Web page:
This did not really impact the average citizen of a country so much as it was an unnecessary expenditure on the part of the government. If a government was swimming in debt, reducing the amount of precious metal in a coin yielded money that could be far more useful to pay off that debt.
Debasement Saved Money For The Government
Debasing coins allowed governments to print more money and it removed much of the incentive to shave a coin or melt it entirely for its precious metal value. Mixing gold with common metals to make a coin, for instance, set the face value of a coin because the government backed the denomination and removed the possibility of the precious metal value of the coin rising above the face value.
This approach worked, provided the initial coins made of precious metal were taken out of circulation by the government and replaced with a debased coin. If not, there was a metal value comparison that led people to hoard coins made predominately of precious metal. When that happened, inflation became an issue.
To address the inflation, though, the government that did the debasement had few options. What was worse was that none of them were very good. Each relied on a cooperative public and economic strategies that frequently flew in the face of human nature.
For the average person, the choice was between turning in coins made of precious metal to the government as requested or hoarding coins and letting them build value.
How that progressed is no mystery. Citizens, coin collectors and dealers hoarded silver coins. The hope was that over time the value of the coin would increase either because of the scarcity of the coin or if the price of silver increased.
The options a government had were:
- Let it go and hope things stabilized over time
- Attempt to pull all coins made of precious metal out of circulation without alerting the public, which would take years and was very unlikely to succeed
- Ignore the hoarding and try and fight the inflation risk in other ways
The sum of each of those approaches, combined with the large number of citizens hoarding silver coins, created a scarcity that helped drive coin value up. The coins that were being collected or hoarded took on a value of their own, separate from regular currency and became collectibles.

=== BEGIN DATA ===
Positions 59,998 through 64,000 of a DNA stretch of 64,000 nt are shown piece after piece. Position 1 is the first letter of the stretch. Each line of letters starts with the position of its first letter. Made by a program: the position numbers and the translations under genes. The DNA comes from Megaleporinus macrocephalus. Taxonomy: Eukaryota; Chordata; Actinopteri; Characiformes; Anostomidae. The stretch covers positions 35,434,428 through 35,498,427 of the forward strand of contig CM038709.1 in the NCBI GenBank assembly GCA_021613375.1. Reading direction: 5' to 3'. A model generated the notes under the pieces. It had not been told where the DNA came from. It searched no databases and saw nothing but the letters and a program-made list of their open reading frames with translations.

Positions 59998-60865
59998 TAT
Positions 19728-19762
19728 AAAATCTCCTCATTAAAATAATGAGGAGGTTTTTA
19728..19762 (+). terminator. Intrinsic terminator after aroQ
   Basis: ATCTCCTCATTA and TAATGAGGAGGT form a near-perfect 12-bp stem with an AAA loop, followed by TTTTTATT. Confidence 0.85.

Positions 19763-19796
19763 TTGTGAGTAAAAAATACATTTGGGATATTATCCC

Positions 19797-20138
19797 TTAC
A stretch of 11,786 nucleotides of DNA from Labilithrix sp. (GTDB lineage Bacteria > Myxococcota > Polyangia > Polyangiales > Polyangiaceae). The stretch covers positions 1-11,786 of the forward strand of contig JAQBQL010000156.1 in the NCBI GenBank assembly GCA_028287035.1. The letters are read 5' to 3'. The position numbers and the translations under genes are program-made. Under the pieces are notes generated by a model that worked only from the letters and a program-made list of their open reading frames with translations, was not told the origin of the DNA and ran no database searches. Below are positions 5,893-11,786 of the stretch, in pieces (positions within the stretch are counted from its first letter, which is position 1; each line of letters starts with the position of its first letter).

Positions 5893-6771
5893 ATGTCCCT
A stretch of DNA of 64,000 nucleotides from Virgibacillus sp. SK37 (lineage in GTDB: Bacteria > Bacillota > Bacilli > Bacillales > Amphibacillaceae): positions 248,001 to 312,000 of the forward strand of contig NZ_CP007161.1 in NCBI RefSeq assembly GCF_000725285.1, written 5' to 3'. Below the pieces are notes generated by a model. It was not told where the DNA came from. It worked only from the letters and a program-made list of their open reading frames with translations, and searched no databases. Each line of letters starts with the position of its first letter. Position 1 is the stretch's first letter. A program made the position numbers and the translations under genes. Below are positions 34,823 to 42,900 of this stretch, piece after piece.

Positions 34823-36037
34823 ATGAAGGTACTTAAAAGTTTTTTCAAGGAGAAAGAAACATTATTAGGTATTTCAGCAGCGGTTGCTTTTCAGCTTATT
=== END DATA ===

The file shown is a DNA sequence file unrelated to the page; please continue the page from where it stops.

Paper Was More User Friendly
Paper currency was easier to carry, particularly in large volume, and coins of precious metals became less and less in demand. This applied to everyday use as well as use by organizations that transported large sums of money. It was always easier to cart around a pocket full of paper bills than a pocket full of coins and, because of that, coins among regular users of currency became less popular.
Scarcity Of Resources
Some precious metals are truly rare and getting rarer. Using them to create coins that are mostly made of the precious metal uses up that resource. A good example of this is the verbiage in the 1965 Coinage Act. US President Lyndon B. Johnson (LBJ) signed the Act, which altered the makeup of US coins predominately made of silver.
The reason for the switch was that silver supplies were diminishing as the price of silver was rapidly escalating. For three years, the presidential administration and congress debated what they should do. At the same time, the perceived scarcity of silver prompted a market jump of 10% and then by 30% by 1962.
The 1965 Coinage Act
Increased price and demand combined with dwindling supplies led to congress and LBJ’s administration negotiating a migration from predominately silver coins to clad coins. When LBJ signed the 1965 Coinage Act, the official statement on the issue, legislation and action included the following: